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The Tuskegee Experiment: An Introduction in Ethics for Pre-Healthcare Professional Students

    Authors: Daniel Miranda Jr.1, David Jesse Sanchez1
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    Affiliations: 1: Department of Pharmaceutical Sciences, College of Pharmacy, Western University of Health Sciences, Pomona, CA 91766, and Life Sciences Department, Los Angeles City College, Los Angeles, CA 90029
    AUTHOR AND ARTICLE INFORMATION AUTHOR AND ARTICLE INFORMATION
    • Published 15 December 2014
    • Supplemental materials available at http://jmbe.asm.org
    • Corresponding authors. Mailing address: Department of Pharmaceutical Sciences, College of Pharmacy, Western University of Health Sciences, 309 East Second St., Pomona, CA 91766. Phone: 909-469-8479. Fax: 909-469-5600. E-mail: dmirand00@yahoo.com or sanchezd@westernu.edu.
    • ©2014 Author(s). Published by the American Society for Microbiology.
    Source: J. Microbiol. Biol. Educ. December 2014 vol. 15 no. 2 232-234. doi:10.1128/jmbe.v15i2.781
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    Abstract:

    Over the past years, professional students have had extensive exposure to clinical cases during basic science classes. With this in mind, we have taken this clinical case exposure moment to be an opportune time to introduce the ethics of working with patients during biomedical research. Our goal is to present a straightforward assignment that allows for active student research into the facts of the Tuskegee Experiment of the 1900s. The assignment provides the necessary background to allow for a student-centered discussion on the ethical issues of the events and ramifications of what happened. Thus, in educating a class on the event’s happenings, one concomitantly creates a platform for meaningful discussion on the principles and ethics of patient care. We have found that an ethics-infused event such as the Tuskegee Experiment is an excellent way to introduce students to these topics.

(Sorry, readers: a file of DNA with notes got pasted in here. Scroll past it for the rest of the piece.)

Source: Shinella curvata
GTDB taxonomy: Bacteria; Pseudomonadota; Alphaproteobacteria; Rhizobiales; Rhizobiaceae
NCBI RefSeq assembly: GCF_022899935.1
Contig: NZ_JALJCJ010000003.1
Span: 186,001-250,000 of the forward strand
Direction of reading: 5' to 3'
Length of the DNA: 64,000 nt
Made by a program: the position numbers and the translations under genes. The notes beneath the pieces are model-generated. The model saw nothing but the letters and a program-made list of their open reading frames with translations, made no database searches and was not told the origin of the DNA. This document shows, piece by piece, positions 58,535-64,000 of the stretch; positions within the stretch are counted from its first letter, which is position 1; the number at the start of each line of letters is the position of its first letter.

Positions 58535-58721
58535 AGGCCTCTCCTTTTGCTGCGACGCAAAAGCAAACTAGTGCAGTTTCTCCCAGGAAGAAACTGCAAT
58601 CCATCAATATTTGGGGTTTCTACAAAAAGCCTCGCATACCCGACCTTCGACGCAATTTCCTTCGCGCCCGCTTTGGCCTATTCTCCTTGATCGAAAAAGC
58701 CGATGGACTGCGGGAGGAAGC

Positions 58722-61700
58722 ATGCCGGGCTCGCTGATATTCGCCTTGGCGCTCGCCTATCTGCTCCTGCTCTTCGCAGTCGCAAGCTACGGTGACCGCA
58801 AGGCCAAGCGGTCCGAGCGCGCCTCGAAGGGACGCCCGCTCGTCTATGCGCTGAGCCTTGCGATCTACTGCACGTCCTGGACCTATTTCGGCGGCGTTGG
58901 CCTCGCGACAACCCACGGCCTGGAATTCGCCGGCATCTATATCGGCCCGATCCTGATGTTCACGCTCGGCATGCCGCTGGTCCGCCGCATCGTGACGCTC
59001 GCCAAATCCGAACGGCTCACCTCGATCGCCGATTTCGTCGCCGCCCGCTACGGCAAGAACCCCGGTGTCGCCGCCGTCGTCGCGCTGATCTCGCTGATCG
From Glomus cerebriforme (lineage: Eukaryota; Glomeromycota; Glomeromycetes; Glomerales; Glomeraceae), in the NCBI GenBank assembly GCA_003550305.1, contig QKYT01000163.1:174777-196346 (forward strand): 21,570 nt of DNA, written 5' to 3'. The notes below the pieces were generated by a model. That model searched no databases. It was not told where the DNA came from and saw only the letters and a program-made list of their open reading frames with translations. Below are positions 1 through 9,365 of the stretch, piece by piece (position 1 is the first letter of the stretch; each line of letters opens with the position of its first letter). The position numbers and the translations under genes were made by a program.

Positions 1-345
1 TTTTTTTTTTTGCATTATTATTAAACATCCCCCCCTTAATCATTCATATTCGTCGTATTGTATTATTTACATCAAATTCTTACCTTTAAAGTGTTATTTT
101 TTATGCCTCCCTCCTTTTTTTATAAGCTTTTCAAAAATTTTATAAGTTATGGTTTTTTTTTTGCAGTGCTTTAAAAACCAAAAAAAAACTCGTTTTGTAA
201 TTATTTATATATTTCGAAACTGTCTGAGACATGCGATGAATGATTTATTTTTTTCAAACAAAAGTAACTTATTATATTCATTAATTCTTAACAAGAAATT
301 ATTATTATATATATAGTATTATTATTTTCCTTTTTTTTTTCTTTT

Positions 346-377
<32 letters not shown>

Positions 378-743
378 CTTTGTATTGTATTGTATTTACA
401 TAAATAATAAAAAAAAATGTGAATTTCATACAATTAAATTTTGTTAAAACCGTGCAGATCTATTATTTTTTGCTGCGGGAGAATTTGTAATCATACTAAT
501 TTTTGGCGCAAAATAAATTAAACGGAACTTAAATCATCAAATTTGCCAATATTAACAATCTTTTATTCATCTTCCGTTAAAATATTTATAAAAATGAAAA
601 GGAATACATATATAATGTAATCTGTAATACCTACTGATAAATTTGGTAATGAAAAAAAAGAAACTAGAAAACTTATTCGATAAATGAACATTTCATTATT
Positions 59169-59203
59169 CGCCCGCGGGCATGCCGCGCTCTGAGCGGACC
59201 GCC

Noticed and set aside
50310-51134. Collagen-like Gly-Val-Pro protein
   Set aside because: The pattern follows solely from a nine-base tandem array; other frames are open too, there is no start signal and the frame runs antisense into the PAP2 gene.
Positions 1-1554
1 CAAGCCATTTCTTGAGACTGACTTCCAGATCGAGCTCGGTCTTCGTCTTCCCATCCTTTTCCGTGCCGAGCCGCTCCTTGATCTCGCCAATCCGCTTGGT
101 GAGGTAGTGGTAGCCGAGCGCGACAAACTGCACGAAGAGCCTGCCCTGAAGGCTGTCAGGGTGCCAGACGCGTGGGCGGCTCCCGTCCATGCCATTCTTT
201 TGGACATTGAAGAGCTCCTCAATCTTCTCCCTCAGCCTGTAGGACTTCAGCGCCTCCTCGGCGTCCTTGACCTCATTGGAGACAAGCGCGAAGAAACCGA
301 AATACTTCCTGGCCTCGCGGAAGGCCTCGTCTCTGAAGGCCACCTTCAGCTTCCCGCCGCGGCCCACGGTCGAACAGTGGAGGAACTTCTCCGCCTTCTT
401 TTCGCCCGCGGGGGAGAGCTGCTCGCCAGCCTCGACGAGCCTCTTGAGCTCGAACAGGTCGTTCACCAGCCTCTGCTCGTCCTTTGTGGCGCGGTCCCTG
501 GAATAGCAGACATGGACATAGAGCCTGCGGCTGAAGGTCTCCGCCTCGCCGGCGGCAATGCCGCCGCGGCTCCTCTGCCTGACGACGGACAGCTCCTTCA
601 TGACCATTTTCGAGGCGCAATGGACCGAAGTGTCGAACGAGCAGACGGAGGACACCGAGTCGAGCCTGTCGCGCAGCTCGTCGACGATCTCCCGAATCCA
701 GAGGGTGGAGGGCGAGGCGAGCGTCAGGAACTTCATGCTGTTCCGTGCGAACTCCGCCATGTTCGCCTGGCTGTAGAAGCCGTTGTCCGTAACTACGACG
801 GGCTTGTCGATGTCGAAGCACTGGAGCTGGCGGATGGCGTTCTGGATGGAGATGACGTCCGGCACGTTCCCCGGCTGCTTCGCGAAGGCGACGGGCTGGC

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References & Citations

1. Coughlin SS, Etheredge GD, Metayer C, Martin SAJr1996Remember Tuskegee: public health student knowledge of the ethical significance of the Tuskegee Syphilis StudyAm. J. Prev. Med.1242422468874686
2. Schapiro R, Stickford-Becker AE, Foertsch JA, Remington PL, Seibert CS2011Integrative cases for preclinical medical students: connecting clinical, basic science, and public health approachesAm J Prev Med414 Suppl 3S187S19210.1016/j.amepre.2011.06.00421961663 http://dx.doi.org/10.1016/j.amepre.2011.06.004
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/content/journal/jmbe/10.1128/jmbe.v15i2.781
2014-12-15
2017-09-26

Abstract:

Over the past years, professional students have had extensive exposure to clinical cases during basic science classes. With this in mind, we have taken this clinical case exposure moment to be an opportune time to introduce the ethics of working with patients during biomedical research. Our goal is to present a straightforward assignment that allows for active student research into the facts of the Tuskegee Experiment of the 1900s. The assignment provides the necessary background to allow for a student-centered discussion on the ethical issues of the events and ramifications of what happened. Thus, in educating a class on the event’s happenings, one concomitantly creates a platform for meaningful discussion on the principles and ethics of patient care. We have found that an ethics-infused event such as the Tuskegee Experiment is an excellent way to introduce students to these topics.

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